Occasionally, I publish on this blog pieces of writing I may be doing in my "professional" life. As I inch my way towards my dissertation, I do these pieces to help myself clarify the story I am telling - for this is what it is, this dissertation. My narrative. The Emily in this story is 16 years old now, Hannah is 13, Shannon and Geoffrey are 12, and while I know they have no recollection of me or these incidents - I carry them within ME as part of my reflective teaching practice. They created Dawn - the teacher. And I am grateful.
I have been reading a lot of journal articles and other scholarly works in the past week, waiting for my ideas and opinions to congeal. I find myself still occasionally tongue tied by Vygotsky, then subsequently get annoyed at myself for this strange mental block I have developed.
I returned to my base. I began to read and re-read articles on children, rather than pure theory. One article would lead me to the next. If something of interest was cited in one, I would track down the source, download it and read the source material. “Scholarly” is what Teresa has called it, but for me it is following the leech field of ideas. I need to see where things came from so I can re-construct the ideas for myself. Only at this point can I integrate the new knowledge into my wider sphere of knowing. As ridiculous as this sounds, it is then that I can feel confident of having absorbed the knowledge – soaked it up in my brain like a sea sponge. I am happy when I am at this task, for there is nothing that I am so much as tenacious in task.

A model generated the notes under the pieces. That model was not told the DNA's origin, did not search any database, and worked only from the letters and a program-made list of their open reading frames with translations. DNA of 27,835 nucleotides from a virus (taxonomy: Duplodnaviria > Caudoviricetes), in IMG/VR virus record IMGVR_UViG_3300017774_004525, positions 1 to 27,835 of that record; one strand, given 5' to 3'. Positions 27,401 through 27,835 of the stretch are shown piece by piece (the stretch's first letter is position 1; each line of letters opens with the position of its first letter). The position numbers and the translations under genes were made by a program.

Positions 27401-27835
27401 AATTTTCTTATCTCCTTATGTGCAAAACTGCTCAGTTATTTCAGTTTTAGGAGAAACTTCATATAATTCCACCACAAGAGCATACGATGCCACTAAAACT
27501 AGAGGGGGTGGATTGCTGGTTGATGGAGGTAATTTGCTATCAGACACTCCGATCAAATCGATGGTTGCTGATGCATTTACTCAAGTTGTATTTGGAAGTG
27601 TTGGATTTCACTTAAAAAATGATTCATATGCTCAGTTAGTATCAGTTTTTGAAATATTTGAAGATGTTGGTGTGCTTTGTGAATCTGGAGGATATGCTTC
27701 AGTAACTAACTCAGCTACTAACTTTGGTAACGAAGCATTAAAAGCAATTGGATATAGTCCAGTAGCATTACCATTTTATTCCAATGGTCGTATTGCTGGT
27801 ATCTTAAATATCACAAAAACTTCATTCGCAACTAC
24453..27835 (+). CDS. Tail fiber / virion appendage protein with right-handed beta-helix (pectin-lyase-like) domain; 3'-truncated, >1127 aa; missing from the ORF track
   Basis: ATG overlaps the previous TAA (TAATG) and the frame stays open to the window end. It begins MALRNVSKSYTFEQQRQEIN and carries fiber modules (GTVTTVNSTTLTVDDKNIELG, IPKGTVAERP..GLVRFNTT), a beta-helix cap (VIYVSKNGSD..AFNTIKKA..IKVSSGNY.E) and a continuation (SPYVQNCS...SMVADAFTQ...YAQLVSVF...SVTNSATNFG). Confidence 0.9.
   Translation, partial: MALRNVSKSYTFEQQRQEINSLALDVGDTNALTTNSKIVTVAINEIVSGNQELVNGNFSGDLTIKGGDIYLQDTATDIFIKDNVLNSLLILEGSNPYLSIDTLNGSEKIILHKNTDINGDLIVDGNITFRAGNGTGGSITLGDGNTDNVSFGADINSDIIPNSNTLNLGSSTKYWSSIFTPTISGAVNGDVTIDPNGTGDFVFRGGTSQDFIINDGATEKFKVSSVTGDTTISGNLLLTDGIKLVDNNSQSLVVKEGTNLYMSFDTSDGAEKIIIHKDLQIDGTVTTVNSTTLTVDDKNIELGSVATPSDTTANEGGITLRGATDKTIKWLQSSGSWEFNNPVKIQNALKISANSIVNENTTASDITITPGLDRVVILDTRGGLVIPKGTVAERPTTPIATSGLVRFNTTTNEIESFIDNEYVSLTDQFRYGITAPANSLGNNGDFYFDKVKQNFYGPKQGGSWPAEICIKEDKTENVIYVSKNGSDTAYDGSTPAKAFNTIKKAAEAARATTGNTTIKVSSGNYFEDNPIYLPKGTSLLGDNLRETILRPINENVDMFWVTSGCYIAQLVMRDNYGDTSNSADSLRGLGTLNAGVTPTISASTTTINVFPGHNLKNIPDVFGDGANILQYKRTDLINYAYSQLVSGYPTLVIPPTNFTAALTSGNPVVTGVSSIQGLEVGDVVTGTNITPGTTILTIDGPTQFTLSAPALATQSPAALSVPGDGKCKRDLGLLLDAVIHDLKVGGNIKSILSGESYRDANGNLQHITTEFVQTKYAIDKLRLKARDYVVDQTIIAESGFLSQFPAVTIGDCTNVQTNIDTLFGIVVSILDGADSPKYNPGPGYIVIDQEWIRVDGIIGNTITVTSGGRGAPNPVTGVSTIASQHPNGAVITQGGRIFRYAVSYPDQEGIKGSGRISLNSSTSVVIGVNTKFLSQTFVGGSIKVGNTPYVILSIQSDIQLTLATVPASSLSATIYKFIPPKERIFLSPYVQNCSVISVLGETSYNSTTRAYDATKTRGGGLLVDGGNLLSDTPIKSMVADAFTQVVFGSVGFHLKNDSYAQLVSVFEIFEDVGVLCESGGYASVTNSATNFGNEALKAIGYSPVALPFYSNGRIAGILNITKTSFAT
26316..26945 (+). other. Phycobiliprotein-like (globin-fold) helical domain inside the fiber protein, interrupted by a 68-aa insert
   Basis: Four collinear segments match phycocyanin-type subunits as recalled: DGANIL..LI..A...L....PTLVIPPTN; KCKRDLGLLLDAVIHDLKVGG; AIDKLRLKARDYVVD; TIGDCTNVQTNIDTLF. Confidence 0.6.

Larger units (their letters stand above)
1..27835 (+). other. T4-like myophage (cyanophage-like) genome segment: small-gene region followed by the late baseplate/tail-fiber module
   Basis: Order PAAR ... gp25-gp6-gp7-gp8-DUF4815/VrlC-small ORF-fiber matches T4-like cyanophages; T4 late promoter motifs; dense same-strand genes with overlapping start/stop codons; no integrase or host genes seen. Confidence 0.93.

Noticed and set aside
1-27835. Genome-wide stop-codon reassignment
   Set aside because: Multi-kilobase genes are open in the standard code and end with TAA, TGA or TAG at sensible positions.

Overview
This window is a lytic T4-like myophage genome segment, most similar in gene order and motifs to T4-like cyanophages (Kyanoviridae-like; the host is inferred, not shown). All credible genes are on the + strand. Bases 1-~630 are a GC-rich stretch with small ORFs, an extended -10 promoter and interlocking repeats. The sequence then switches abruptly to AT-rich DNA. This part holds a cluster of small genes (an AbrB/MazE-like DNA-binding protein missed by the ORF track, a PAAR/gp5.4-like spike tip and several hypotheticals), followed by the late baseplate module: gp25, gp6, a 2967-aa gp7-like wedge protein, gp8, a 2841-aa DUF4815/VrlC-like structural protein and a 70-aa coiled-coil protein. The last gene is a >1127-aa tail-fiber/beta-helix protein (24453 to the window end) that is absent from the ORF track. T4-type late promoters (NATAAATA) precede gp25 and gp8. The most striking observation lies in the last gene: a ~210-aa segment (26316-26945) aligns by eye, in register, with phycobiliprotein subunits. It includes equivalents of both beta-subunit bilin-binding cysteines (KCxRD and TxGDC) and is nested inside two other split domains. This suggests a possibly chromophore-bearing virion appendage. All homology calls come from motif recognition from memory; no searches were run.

This last journey started with a chapter of a book, “The Origins of Storytelling” from The Stories Children Tell by Susan Engel. As I read this authors ideas around the way children come to acquire the ability to tell stories, I was drawn back to my days working with Infants and Toddlers. Yes, it was true that I spent a good deal of my days describing to the children in my care.
I would start off the day by setting the room up in order to entice the various individuals. I knew Geoffrey loved the pig puppet, so maybe I will hide it in the tunnel in order for him to find it...or Shannon loves the pictures of faces, maybe I will line them up next to the mirror in order for her to make faces AT the faces, and catch sight of herself doing this, which will lead to howls of laughter from her...or Hannah loves to race to the top of the climber and knock over the stacking cups I will have placed on top for her to decimate. With these memories came the knowledge of WHO each of these people were ( and most likely still are) as thinking, learning individuals. As a teacher, I understood that it was not merely the taking care of physical needs such as diapering and feeding and napping, but the language I supplied that helped these children make sense of the things they already knew.
It was Magda Gerber who I sincerely credit for my understanding of the role of my talk in the worlds of these babies. Magda did not like “chattering” adults who talked in baby talk to infants. She taught that you should be purposeful in your talking. Describe what the infant is seeing. Reflect the infants experience. Validate their feelings and frustrations at occasionally being limited by their bodies lack of coordination. But above all, be authentic. Infants know who the trustworthy and respectful adults are – they sense it like a beam of light coming out of our foreheads. They may be babies, but they aren't stupid.